In honor of my Criminal Procedure exam tonight, here’s an article from yesterday’s New York Times about the Fourth Amendment applied to searching of text messages:
The Supreme Court agreed on Monday to decide whether a police department violated the constitutional privacy rights of an employee when it inspected personal text messages sent and received on a government pager.
The case opens “a new frontier in Fourth Amendment jurisprudence,” according to a three-judge panel of an appeals court that ruled in favor of the employee, a police sergeant on the Ontario, Calif., SWAT team.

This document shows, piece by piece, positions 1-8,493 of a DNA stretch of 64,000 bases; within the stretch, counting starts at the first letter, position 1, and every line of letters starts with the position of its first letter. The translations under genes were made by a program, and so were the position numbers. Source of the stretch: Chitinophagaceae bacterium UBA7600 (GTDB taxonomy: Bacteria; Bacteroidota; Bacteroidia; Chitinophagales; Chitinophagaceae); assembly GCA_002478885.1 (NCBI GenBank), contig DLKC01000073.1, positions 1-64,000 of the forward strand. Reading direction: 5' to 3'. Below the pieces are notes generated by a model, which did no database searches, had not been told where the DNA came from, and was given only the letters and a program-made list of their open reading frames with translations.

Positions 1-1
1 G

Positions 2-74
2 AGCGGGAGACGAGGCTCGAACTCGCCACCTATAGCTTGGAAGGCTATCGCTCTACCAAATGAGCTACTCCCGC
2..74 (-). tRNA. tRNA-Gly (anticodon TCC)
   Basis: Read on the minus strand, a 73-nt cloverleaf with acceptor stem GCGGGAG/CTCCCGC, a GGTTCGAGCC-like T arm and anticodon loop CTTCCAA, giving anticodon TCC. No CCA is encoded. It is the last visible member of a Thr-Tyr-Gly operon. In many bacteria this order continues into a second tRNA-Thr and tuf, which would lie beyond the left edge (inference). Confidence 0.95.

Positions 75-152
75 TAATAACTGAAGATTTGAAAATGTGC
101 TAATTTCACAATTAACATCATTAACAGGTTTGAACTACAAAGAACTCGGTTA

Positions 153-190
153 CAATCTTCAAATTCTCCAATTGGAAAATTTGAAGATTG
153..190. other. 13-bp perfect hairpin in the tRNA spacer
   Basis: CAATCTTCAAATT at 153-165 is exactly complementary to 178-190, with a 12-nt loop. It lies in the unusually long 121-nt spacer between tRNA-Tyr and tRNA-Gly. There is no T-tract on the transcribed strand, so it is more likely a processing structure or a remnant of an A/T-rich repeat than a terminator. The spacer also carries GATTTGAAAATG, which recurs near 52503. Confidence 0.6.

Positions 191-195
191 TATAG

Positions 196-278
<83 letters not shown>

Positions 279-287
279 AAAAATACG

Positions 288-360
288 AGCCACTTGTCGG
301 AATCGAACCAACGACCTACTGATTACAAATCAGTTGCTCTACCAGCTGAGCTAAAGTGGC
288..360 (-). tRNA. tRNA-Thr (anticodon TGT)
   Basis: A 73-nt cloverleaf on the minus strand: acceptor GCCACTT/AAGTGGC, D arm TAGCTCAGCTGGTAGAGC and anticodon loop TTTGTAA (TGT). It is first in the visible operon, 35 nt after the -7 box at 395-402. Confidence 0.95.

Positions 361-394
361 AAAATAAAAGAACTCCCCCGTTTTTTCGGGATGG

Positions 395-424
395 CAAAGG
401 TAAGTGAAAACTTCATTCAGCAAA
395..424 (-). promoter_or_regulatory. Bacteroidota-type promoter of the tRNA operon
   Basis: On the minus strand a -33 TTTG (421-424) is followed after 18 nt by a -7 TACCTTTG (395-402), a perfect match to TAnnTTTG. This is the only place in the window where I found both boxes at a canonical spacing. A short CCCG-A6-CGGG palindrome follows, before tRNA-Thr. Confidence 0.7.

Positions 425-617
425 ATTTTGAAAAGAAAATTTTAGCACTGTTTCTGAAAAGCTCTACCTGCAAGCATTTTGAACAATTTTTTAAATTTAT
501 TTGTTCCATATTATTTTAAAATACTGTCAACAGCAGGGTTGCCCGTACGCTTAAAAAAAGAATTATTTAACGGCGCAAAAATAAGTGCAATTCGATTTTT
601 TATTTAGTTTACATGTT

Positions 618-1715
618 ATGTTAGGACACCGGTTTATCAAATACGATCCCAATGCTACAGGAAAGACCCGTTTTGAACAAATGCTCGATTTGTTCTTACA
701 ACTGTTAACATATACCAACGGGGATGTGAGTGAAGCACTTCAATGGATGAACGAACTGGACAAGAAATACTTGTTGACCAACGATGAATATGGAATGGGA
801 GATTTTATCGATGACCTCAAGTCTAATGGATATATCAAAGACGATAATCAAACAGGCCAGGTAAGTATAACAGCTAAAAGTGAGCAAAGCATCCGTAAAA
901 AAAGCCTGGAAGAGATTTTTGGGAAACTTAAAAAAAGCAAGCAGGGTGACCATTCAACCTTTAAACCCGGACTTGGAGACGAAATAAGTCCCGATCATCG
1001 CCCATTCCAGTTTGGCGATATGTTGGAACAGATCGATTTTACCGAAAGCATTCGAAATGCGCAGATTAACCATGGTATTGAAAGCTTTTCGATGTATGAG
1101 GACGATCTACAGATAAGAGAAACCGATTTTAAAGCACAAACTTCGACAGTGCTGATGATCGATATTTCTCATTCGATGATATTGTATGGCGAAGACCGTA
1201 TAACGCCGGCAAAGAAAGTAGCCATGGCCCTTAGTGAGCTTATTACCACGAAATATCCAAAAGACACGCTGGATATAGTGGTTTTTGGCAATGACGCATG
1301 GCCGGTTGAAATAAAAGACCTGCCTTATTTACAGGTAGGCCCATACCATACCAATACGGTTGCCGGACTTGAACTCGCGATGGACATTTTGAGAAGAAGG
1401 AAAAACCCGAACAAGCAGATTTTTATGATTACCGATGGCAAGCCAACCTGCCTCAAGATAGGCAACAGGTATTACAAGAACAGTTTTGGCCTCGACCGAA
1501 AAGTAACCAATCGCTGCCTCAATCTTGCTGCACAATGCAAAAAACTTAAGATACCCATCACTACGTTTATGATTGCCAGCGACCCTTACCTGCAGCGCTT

Orin S. Kerr, an authority on the Fourth Amendment at George Washington University’s law school, said the case was simultaneously significant and idiosyncratic. “This is the first case on Fourth Amendment protection in data networks,” Mr. Kerr said. But the case arose from unusual circumstances, making it fairly likely that the eventual Supreme Court ruling will be narrow.
The Supreme Court has given public employers wide latitude to search their employees’ offices and files. But it has also said that the Fourth Amendment, which forbids unreasonable government searches, has a role to play in any analysis of that latitude.